Now, I am a devoted White Sox fan and have been since I was a little boy. I remember falling asleep listening to Bob Elson on the radio, broadcasting the games for Friendly Bob Adams and Household Finance. And even though I've lived on the Northwest Side for 25 years, I've stayed a Sox fan, raising all of my children in the one true faith.
Allegiance to a baseball team is not something you change with the fashions. It is infused in your bones and your sinews and your synapses. It is part of what you are and who you are.
In Chicago, of course, we have both Cub fans and Sox fans. And for the most part, the rivalry is friendly... if somewhat pointed. You may have heard the song, "South Side Irish" over the recent high holy days. Chris, from The Partnership for an Idiot-Free America put up all the lyrics in a recent entry, but the last part of the last verse illustrates the point:
Our beloved Go Go White Sox -- and whoever plays the Cubs.
On Opening Day, everyone is in first place. Even the Cubs.
This year, Cub fans have particular reason to be optimistic. They have a new manager, Lou Piniella, and their team has spent the gross national product of a small country on free agents.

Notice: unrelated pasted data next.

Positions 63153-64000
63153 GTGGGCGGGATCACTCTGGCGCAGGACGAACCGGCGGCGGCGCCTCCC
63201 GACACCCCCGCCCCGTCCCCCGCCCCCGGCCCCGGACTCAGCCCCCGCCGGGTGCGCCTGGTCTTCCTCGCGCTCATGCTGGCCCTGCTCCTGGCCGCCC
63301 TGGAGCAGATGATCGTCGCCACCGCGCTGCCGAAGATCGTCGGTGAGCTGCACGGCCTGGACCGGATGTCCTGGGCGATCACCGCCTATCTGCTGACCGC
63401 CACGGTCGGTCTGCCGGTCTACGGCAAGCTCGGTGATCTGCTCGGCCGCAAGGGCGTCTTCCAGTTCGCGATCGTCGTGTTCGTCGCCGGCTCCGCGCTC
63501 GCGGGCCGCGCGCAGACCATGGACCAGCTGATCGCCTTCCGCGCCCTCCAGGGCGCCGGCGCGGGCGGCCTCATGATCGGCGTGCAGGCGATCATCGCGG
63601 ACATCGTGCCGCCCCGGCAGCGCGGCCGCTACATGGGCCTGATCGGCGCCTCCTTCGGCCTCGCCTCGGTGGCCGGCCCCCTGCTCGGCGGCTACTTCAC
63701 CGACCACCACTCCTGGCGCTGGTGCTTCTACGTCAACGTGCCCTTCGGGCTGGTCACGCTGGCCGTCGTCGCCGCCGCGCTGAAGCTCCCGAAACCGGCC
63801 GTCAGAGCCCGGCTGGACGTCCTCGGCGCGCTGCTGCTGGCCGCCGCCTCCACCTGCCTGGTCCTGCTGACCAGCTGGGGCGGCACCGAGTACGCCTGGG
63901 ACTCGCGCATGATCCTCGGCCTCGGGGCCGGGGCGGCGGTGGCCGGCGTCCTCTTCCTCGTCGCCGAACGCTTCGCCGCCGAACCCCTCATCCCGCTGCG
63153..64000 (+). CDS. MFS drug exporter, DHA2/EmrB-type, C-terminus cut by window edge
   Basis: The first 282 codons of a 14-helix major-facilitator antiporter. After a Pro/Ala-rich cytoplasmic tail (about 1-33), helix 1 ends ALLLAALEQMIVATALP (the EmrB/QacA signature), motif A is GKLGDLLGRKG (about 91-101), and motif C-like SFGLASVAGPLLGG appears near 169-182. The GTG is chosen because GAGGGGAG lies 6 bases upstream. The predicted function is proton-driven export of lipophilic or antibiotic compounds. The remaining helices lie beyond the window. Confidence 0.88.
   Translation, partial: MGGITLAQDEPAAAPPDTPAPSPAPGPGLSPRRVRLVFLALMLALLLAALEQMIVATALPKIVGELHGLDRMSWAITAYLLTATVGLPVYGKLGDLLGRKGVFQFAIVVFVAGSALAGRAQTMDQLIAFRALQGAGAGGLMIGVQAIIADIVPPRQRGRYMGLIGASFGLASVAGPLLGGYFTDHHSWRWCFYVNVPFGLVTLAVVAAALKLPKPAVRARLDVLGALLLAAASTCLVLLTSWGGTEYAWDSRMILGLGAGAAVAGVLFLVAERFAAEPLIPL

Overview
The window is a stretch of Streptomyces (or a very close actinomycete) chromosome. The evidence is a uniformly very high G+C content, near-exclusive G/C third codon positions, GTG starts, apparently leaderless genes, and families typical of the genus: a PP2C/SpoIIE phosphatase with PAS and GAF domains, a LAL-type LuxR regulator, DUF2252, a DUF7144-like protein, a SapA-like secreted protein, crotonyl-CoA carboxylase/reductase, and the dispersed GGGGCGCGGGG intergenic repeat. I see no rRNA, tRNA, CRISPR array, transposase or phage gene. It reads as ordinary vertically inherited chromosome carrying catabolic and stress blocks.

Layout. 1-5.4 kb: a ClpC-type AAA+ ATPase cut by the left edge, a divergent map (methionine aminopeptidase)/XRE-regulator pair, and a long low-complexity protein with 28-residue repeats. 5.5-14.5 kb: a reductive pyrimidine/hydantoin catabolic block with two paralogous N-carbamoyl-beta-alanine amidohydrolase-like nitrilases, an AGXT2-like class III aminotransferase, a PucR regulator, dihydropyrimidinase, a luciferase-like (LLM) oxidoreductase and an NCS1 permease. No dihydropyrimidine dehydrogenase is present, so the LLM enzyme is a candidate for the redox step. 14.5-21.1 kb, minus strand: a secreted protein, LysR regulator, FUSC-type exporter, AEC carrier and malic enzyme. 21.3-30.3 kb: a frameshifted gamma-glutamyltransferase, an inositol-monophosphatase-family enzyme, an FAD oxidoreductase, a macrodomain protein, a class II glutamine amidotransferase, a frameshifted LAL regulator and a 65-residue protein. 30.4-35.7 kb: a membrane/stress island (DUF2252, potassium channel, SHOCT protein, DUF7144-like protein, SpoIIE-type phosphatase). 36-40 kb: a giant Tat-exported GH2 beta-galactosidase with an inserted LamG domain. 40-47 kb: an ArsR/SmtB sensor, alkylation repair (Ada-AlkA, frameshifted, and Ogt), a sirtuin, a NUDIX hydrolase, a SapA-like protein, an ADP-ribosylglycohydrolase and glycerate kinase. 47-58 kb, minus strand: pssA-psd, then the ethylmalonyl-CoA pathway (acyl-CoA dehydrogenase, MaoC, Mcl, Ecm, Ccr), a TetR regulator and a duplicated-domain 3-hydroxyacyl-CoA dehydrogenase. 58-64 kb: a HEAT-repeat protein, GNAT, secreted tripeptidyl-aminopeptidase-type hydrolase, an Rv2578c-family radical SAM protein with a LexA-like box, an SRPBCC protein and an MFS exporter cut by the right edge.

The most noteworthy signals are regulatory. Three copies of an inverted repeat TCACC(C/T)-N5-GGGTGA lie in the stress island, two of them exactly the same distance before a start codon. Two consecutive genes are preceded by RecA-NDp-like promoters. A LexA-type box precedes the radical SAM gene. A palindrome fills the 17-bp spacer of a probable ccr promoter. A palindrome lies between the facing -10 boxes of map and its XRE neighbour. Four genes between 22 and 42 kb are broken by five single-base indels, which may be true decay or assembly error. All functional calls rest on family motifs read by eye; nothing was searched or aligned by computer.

But some things don't change: Kerry Wood and Mark Prior will probably start the season on the disabled list. And poor Piniella -- who looked so tanned and rested last year on the Fox baseball broadcasts -- will probably melt down before Memorial Day.
Because team allegiance is encoded in your DNA, reasonable Sox fans don't mind serious Cub fans. Because they can be just as serious as any fan of a real baseball team... no, wait, let me rephrase that.
Oldest Son graduated from grammar school in 1999 -- during the Cubs / Sox interleague series. We were invited to a graduation party that day at the home of true blue Cub fans. The grandmother of Oldest Son's classmate, a German immigrant and a sweet lady on almost all other occasions, was (and is) the most fanatical of the bunch.
We arrived late to the party, because we had a delay at the restaurant. So we had a chance to see the game that day... and the Sox won... sweeping the series as I recall.
I walked in and said hello to our hosts and then went in search of the grandmother. I said hello to her.
And she hit me.
"All I said was hello!" I protested.
"Ja," she said, "but I know vat chu vas thinking!"
For her sake, I hope the Cubs do well this year. It would even be wonderful if the Cubs made it to the World Series... as long as they play the White Sox.
And the Sox sweep.
But let's not get ahead of ourselves: It's time to savor the arrival of Opening Day. And the hope that springs eternal... every Spring.
Besides, if you're in the same boat I am, Opening Day is all we have to look forward to: My NCAA bracket is toast.